Q. Do you have children?
I have two step-daughters, Angie and Cristi, and I have four grandchildren--Daniel, David, Jonathan, and Jessica—and two great-granddaughters, Mishaela and Arielle..
Q. Do you have a pet?
Until 1999 I had two cats, Jane and Special, who lived to the age of 18--that's equivalent to a human being living to be 126 years old! For all those years, these cats were wonderful friends to me. They moved with me from New York to Panajachel.
Q. How do you write?
First I get an idea. It could come from something someone tells me, or from a dream, or from a memory. But the idea is just a glimmer. To extend it, I need to imagine, "What if?" What if the mine Huey and Julian and their friends dig grew so deep it was about to collapse? What then? What if Julian got out of his fear of riding a bike by making up a fib? What if his father found out about the fib? What could happen then? Without that question "what if?" I couldn't write a story.
When I’m writing I try to become absolutely relaxed to invite my best ideas to come to me. I note down the ideas all helter-skelter, without writing full sentences or worrying about spelling. Sometimes I write endings before beginnings. Sometimes I think of middles first. I don't care about the order of my thoughts, I just want to get them down real and alive. The order can come later. When I write dialogue I may trying out lines until a character says one that sounds real--that sounds as if he really means it.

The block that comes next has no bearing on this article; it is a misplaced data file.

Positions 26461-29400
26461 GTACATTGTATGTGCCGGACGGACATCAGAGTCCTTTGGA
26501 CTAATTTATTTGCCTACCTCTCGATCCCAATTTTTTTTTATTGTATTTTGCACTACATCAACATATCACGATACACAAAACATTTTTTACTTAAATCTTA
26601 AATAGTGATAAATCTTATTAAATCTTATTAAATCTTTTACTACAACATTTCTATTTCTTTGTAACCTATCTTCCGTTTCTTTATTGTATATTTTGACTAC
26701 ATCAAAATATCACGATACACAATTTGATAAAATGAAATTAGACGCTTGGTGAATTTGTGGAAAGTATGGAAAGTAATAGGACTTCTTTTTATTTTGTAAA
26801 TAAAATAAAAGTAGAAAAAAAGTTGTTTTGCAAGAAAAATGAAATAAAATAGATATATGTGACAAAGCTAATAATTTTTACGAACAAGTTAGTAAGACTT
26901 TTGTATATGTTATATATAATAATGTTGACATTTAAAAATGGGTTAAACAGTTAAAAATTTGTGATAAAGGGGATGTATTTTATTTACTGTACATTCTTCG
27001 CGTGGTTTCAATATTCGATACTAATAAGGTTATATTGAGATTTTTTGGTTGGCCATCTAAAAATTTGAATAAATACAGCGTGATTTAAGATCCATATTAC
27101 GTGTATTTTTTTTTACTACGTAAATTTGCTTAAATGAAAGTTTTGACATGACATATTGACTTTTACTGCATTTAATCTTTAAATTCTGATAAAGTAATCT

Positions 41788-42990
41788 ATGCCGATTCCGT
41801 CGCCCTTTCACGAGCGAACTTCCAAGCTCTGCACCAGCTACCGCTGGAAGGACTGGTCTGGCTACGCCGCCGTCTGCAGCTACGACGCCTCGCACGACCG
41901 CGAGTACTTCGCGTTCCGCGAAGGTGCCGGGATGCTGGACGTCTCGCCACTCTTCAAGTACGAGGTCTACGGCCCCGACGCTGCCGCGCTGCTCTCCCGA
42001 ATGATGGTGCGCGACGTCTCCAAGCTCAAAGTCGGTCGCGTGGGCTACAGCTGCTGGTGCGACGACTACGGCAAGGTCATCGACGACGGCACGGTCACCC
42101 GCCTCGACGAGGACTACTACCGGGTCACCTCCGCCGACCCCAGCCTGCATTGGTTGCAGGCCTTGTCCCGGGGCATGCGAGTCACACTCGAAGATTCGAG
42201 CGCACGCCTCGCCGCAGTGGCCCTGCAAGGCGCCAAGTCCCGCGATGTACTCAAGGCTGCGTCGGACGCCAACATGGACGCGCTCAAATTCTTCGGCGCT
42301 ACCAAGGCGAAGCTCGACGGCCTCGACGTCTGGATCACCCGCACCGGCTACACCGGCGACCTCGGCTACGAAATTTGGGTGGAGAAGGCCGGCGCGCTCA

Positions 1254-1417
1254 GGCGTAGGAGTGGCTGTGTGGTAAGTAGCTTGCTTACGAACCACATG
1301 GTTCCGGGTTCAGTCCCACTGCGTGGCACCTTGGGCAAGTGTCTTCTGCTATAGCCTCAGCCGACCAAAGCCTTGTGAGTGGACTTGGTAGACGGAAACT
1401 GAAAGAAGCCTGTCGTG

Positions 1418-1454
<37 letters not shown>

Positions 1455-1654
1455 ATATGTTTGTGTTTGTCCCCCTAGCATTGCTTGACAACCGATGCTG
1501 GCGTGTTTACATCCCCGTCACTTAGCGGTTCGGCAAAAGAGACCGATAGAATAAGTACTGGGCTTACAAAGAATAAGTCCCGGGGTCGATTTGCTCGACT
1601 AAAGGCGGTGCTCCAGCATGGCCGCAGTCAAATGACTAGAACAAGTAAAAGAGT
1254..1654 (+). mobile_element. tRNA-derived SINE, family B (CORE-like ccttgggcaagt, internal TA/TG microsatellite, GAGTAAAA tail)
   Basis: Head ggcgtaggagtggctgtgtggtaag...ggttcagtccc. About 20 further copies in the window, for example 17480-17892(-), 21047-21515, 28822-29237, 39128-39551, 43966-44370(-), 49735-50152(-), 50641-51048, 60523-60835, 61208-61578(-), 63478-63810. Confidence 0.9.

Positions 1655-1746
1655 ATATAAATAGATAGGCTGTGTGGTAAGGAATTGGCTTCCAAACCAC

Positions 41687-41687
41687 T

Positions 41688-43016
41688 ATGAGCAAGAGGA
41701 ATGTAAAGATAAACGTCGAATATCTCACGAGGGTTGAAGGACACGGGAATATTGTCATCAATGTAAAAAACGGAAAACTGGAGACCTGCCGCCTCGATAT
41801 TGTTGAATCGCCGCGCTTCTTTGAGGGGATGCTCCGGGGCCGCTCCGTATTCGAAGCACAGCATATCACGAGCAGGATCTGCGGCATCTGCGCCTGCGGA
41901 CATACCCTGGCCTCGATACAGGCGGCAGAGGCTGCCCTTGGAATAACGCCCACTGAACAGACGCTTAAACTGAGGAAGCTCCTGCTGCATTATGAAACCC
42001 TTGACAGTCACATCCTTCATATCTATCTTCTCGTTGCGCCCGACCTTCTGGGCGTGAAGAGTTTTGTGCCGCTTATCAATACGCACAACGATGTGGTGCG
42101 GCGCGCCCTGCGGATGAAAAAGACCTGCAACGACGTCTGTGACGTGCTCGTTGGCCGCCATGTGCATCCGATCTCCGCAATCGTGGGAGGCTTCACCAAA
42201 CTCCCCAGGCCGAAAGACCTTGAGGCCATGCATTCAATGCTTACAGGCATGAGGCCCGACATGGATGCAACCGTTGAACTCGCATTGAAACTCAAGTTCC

Then--if Huey said this, what would Julian say? I ask myself. I see all my characters on an invisible stage inside my head. I watch them all and let them tell me how they feel and what they want to say. Sometimes I laugh at what they say. Sometimes something sad happens--like the time Huey fell out of bed on his head to prove he was tough--and I sigh and tears roll down my face.
To make a story come alive for others, first I need to live it myself in in my own mind.
Q. Do you have any tips for young people who want to become writers?
Yes. First of all, read a lot. Notice what you like in books and try to imitate those qualities when you write.
Make up stories and tell them to younger brothers and sisters or to children you babysit for.